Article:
You were responding to a specific post of mine, which referenced a specific essay. Now the essay is certianly part of a larger progam, and there may well have been other contributors, but there were not part of the referenced essay.<quoted text>
Dominic Crossan was another contributer to the PBS special YOU listed, did you not even look at what you referenced? What was your point in listing the contributors, are we supposed to be impressed by their titles?
Please read your own references: look at your reference quotation from Irenaeus and then look at Pagel's supposed quote from Irenaeus in your original post - she misquotes him and states he said "There actually are only four authentic gospels. And this is obviously true because there are four corners of the universe....". It gives a completely different almost "cart before the horse" rationale. But regardless of Irenaeus statements, the point is that the four gospels were the accepted gospels long before Irenaeus made his statement, he is just reflecting that acceptance as he was supporting his arguments against the so called Gnostic gospels that some people were attempting to declare as valid, despite their obvious late writing and deceptive authorship. And again, Pagels is simply showing her bias as she herself is an adherent to the Gnostic ideas.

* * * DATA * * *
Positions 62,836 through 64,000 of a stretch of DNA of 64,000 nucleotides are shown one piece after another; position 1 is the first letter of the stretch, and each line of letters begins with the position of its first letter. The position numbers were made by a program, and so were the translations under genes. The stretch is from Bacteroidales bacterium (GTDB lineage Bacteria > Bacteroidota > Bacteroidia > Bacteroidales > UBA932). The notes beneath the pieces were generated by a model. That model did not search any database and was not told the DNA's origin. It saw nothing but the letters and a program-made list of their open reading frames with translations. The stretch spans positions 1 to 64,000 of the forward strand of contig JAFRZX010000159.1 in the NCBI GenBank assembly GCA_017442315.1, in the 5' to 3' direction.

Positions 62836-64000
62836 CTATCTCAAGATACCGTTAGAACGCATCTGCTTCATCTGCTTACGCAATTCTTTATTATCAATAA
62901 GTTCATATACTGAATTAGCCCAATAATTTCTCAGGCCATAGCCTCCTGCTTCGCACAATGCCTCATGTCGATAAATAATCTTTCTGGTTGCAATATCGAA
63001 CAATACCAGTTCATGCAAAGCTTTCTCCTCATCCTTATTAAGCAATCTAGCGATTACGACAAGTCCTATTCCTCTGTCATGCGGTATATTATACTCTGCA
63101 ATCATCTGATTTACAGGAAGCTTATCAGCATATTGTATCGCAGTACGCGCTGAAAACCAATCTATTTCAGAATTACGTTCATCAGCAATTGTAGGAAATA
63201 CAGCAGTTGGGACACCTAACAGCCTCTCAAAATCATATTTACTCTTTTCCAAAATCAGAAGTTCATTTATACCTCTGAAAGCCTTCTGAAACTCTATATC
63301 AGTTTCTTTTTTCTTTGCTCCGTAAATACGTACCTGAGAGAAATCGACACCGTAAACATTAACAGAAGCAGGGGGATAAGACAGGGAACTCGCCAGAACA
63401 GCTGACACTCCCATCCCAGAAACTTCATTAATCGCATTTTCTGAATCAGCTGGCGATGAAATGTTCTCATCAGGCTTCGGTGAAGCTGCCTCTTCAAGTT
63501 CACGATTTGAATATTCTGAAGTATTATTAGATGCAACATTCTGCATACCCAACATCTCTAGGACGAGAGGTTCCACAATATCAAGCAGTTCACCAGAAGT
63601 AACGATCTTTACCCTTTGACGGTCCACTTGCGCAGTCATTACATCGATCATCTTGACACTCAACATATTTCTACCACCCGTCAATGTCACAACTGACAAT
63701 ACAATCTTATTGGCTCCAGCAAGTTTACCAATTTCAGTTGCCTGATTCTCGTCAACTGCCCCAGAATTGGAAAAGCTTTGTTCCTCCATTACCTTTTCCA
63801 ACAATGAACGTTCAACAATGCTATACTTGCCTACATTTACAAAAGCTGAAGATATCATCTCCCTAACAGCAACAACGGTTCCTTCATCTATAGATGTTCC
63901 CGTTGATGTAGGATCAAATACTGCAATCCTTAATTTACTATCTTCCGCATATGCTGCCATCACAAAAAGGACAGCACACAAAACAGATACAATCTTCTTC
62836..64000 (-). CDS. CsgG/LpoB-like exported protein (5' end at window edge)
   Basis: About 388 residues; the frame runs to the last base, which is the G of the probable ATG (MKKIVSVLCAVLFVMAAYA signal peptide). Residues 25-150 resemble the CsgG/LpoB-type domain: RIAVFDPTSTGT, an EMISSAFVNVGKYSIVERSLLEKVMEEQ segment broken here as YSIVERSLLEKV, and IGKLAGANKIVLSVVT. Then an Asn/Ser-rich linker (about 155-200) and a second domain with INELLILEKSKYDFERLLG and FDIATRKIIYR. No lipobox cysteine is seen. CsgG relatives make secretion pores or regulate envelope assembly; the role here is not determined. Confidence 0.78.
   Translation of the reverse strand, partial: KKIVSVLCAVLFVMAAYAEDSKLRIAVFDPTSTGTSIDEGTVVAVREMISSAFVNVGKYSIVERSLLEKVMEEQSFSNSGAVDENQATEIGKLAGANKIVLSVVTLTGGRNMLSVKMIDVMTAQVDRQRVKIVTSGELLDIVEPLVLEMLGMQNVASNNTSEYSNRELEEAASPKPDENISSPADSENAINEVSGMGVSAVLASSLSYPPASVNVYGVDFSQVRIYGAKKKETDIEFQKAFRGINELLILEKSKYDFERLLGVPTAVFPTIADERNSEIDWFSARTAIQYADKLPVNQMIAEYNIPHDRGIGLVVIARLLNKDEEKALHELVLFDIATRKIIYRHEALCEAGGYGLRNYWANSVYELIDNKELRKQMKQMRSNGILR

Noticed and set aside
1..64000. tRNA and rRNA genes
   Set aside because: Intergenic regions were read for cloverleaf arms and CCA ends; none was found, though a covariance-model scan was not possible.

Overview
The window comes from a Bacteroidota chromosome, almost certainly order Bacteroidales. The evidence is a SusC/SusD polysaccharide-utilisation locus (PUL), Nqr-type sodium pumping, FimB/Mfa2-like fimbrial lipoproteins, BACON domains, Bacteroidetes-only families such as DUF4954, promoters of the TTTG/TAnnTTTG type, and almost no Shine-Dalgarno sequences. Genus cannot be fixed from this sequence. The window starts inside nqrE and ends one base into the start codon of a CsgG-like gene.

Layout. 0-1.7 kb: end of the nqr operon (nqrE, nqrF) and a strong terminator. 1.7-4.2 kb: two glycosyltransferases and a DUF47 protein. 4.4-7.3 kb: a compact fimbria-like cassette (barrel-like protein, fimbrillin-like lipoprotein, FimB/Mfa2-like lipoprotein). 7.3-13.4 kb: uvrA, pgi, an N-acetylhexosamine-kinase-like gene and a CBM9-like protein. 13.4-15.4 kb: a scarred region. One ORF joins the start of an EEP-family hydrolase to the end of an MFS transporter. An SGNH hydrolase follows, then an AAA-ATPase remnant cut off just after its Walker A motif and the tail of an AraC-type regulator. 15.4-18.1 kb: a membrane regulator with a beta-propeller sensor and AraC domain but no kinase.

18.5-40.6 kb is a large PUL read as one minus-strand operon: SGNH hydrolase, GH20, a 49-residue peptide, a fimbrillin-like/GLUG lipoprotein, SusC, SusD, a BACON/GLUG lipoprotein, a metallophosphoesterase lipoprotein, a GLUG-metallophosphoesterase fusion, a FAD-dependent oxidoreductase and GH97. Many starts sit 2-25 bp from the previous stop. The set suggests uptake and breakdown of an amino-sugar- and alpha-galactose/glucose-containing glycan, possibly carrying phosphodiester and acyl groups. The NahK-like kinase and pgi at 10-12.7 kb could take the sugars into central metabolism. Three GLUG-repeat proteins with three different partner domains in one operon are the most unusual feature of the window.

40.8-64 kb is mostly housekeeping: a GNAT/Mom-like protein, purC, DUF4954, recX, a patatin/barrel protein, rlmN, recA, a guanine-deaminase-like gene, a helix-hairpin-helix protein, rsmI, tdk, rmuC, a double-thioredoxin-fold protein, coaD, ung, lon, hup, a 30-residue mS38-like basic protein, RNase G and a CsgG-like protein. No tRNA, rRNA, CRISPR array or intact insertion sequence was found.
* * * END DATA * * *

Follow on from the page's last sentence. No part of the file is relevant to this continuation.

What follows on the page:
Well let's see, Elaine Pagel also offers this:
Some of the leaders were concerned to say, "Well, which of these writings can be read in church? Which are the right ones? Which are the best ones?"
Should this be considered a direct quote from unamed sources?
I suspect that Elaine was paraphrasing Irenaeus, and frankly I see little difference in the paraphrase and the actual substance of the true quote.
The stories about Jesus were originally part of an oral tradition that were eventually fashioned into a written narrative as the movement grew. As the movement grew there had to be an authoritative decision for what was official and what was not. It always helps to bolster an argument by declaring the opposing view as heretical (whether in religion or politics).
I fail to see how examining the source and origin of the New Testament books is a threat, but apparently it is to some.